Reference : Comparative pathway and network analysis of brain transcriptome changes during adult ...
Scientific journals : Article
Life sciences : Biochemistry, biophysics & molecular biology
Comparative pathway and network analysis of brain transcriptome changes during adult aging and in Parkinson's disease
Glaab, Enrico mailto [University of Luxembourg > Luxembourg Centre for Systems Biomedicine (LCSB) > >]
Schneider, Reinhard mailto [University of Luxembourg > Luxembourg Centre for Systems Biomedicine (LCSB) > >]
Neurobiology of Disease
Academic Press
Yes (verified by ORBilu)
San Diego
[en] Parkinson's disease ; aging ; neurodegeneration ; biomarker ; omics ; systems biology ; pathway analysis ; network analysis ; meta-analysis
[en] Aging is considered as one of the main factors promoting the risk for Parkinson's disease (PD) and common mechanisms of dopamine neuron degeneration in aging and PD have been proposed in recent years. Here, we use a statistical meta-analysis of human brain transcriptomics data to investigate potential mechanistic relationships between adult brain aging and PD pathogenesis at the pathway and network level. The analyses identify statistically significant shared pathway and network alterations in aging and PD and an enrichment in PD-associated sequence variants from genome-wide association studies among the jointly deregulated genes. We find robust discriminative patterns for groups of functionally related genes with potential applications as combined risk biomarkers to detect aging- and PD-linked oxidative stress, e.g. a consistent over-expression of metallothioneins matching with findings in previous independent studies. Interestingly, analyzing the regulatory network and mouse knockout expression data for the transcription factor NR4A2, previously associated with rare mutations in PD and here found as the most significantly under-expressed gene in PD among the jointly altered genes, suggests that aging-related NR4A2 expression changes may increase PD risk by producing downstream effects similar to disease-linked mutations and to expression changes observed in sporadic PD. Overall, the analyses suggest mechanistic explanations for the age-dependence of PD risk, reveal significant and robust shared process alterations in aging and PD, and examine their potential for biomarker applications in pre-symptomatic risk assessment or early-stage diagnosis.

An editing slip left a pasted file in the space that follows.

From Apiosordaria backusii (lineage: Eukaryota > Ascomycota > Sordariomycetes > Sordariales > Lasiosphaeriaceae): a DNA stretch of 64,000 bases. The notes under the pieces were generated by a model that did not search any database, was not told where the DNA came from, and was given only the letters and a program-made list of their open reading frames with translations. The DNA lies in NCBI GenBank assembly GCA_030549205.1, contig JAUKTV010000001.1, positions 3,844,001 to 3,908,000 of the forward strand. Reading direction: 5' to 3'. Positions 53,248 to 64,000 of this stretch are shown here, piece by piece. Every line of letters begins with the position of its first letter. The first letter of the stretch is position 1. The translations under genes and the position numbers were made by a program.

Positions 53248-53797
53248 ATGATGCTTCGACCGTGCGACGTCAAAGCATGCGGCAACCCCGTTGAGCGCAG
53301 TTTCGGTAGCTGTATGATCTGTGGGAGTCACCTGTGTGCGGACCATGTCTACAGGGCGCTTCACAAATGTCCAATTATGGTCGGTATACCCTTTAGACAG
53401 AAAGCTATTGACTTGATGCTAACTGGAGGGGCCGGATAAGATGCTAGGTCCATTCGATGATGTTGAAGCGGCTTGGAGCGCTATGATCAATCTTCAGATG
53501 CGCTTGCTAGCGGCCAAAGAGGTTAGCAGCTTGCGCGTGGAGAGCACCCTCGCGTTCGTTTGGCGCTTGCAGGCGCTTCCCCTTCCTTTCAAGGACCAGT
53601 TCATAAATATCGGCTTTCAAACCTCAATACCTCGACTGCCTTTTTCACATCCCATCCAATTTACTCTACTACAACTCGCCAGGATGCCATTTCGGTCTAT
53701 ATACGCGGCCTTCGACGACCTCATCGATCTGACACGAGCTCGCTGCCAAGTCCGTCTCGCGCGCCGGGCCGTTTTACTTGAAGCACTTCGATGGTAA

Luxembourg Centre for Systems Biomedicine (LCSB): Bioinformatics Core (R. Schneider Group) ; Luxembourg Centre for Systems Biomedicine (LCSB): Biomedical Data Science (Glaab Group)

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